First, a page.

One of the first converts to Oracle's support for Linux said it has endured a public backlash since its decision to drop Red Hat.
Launchpad.net today started public beta testing of Launchpad 1.0, a web-based collaboration service that improves the flow of communication between different software projects.
Security researchers have found what they say is an entirely new kind of web-based attack, and it only targets the Ajax applications so beloved of the 'Web 2.0' movement.
OpenLogic, Inc., a provider of enterprise open source solutions encompassing hundreds of open source packages, today announced OpenLogic Enterprise 4.4, with new Enterprise Policy Management functionality designed to help enterprises proactively control the use of open source within their organization. OpenLogic has also added more than 60 new open source products to the OpenLogic Certified Library.
Merriam-Webster’s dictionary defines Flourish as "to grow luxuriantly, to thrive, to achieve success, to reach a height of development or influence." It is our belief that Free Libre Open Source Software (FLOSS) has reached this state of flourishing, and can no longer be ignored by any serious IT player. Where do we go from here? What can we expect from FLOSS and its community?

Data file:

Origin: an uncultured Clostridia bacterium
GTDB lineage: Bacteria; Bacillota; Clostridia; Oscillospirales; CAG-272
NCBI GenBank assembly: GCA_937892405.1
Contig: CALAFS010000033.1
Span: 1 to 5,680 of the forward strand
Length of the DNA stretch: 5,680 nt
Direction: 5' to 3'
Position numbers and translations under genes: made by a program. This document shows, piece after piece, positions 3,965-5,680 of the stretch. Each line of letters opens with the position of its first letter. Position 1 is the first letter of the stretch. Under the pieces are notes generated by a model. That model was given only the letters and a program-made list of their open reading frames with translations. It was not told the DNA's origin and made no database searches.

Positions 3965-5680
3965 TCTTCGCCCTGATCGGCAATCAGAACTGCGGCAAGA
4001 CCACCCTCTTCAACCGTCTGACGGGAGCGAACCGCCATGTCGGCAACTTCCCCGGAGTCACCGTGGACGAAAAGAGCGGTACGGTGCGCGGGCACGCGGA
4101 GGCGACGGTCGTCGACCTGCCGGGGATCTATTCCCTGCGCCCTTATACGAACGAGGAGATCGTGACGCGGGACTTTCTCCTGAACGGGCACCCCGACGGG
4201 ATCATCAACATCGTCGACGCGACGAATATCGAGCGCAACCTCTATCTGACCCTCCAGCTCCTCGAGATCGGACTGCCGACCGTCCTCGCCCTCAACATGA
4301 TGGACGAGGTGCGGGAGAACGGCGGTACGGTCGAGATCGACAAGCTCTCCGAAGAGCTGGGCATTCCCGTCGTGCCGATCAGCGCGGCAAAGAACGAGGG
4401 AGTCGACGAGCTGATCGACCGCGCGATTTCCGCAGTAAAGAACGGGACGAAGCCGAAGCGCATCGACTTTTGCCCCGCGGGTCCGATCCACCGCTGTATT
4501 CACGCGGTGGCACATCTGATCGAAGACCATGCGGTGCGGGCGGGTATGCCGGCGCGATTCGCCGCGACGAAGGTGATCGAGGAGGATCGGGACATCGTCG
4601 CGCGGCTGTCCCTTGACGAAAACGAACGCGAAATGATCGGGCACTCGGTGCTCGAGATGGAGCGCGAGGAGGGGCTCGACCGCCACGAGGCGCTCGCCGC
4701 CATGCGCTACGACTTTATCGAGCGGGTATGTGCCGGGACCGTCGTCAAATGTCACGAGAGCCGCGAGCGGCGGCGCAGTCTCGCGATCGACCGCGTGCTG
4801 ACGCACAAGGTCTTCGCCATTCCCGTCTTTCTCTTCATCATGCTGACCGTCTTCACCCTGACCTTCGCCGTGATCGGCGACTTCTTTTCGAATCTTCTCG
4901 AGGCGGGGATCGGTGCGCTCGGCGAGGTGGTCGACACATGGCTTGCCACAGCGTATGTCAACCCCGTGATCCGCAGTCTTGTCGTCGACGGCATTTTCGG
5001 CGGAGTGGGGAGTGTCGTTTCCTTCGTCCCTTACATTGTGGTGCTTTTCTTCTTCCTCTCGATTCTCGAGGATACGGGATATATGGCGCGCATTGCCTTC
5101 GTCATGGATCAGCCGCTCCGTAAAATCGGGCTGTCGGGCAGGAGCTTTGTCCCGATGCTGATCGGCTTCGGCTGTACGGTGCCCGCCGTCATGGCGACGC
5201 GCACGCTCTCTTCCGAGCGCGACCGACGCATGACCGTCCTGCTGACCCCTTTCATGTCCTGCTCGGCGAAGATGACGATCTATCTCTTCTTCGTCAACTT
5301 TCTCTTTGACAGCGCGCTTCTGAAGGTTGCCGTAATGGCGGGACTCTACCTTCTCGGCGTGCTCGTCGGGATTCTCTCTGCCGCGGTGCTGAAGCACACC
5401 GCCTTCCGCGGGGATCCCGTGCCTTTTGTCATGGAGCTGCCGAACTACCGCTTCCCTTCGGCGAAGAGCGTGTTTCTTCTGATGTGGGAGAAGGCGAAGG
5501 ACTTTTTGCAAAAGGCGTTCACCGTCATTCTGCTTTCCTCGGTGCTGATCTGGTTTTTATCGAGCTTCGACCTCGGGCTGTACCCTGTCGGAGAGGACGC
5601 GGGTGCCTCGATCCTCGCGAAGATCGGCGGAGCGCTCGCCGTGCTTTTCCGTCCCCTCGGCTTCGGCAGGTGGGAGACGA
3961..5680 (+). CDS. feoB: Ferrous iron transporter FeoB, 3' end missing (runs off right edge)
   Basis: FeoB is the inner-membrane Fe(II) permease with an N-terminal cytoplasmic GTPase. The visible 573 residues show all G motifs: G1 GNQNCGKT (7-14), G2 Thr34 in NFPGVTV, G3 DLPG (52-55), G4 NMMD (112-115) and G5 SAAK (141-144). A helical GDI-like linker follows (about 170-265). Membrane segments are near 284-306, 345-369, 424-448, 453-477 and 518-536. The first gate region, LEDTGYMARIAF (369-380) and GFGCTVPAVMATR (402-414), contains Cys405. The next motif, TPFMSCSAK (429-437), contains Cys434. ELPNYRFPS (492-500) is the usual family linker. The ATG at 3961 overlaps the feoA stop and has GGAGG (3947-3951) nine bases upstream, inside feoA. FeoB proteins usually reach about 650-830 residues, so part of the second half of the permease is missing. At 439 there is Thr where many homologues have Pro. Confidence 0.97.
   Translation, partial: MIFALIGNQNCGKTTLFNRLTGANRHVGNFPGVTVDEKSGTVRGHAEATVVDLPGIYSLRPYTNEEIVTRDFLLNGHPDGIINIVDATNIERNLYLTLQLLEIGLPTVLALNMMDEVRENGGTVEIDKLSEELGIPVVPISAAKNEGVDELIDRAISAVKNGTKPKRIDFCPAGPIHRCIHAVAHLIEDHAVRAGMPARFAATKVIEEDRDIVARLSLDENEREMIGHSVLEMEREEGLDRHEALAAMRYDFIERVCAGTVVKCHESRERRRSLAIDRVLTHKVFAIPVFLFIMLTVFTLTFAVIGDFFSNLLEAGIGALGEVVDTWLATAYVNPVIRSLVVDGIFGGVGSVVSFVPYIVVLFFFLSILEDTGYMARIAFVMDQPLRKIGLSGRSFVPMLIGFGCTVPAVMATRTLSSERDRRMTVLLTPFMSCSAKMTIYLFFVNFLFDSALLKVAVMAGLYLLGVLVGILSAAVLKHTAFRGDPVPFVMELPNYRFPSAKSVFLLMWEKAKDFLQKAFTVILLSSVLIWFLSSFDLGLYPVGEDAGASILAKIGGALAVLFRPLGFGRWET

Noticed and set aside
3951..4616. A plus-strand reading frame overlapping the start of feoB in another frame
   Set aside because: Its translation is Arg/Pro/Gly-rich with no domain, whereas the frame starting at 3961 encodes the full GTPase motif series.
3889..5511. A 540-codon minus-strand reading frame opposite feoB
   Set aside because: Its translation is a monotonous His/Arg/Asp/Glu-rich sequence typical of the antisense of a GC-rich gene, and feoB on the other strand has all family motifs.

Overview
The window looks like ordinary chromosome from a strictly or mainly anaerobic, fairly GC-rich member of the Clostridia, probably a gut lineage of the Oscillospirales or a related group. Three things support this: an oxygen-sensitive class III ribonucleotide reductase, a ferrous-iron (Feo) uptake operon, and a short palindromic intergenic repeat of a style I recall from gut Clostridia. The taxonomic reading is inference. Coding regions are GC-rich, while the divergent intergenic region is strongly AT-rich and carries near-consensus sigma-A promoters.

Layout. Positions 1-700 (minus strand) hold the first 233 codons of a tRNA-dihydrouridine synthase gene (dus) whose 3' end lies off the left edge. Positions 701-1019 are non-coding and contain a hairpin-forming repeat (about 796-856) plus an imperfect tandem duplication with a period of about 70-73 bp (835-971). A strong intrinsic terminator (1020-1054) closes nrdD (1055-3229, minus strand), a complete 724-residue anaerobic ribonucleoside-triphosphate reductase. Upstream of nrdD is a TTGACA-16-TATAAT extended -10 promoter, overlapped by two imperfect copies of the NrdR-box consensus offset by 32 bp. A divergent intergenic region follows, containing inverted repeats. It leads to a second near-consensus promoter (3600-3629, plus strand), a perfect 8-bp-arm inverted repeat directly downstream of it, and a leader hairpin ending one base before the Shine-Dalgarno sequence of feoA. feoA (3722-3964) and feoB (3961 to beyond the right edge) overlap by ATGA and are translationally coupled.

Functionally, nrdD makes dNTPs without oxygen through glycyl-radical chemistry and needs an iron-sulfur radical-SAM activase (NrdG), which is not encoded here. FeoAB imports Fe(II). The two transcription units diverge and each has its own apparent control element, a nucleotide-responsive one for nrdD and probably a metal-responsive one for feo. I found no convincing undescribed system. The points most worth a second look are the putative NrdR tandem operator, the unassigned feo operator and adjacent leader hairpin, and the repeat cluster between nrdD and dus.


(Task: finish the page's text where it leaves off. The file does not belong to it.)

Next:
Vyatta today announced it has completed its Series B financing led by Comcast Interactive Capital (CIC). In addition to leading the round, CIC has joined the Vyatta board of directors, where it will assist the company in addressing service provider market opportunities for its open-source networking solutions that include routing, firewall, and VPN functionality as well as extensibility for many other network applications.
An interesting debate has started in The VAR Guy’s home. His old Windows XP PC is running out of gas. He was leaning toward a Mac Mini as a replacement. But now, Dell just complicated things.
I recently penned a piece called ‘Why CIOs Don’t Care About Open Source’ (February 15, 2007) and I’ve been getting responses that have got me thinking. Several dismissed the importance of open source because it was too RTFM (Read the Flaming Manual) and not enough business benefit. In other words, because open source isn’t enough like packaged apps, there isn’t any point for CIOs to consider it.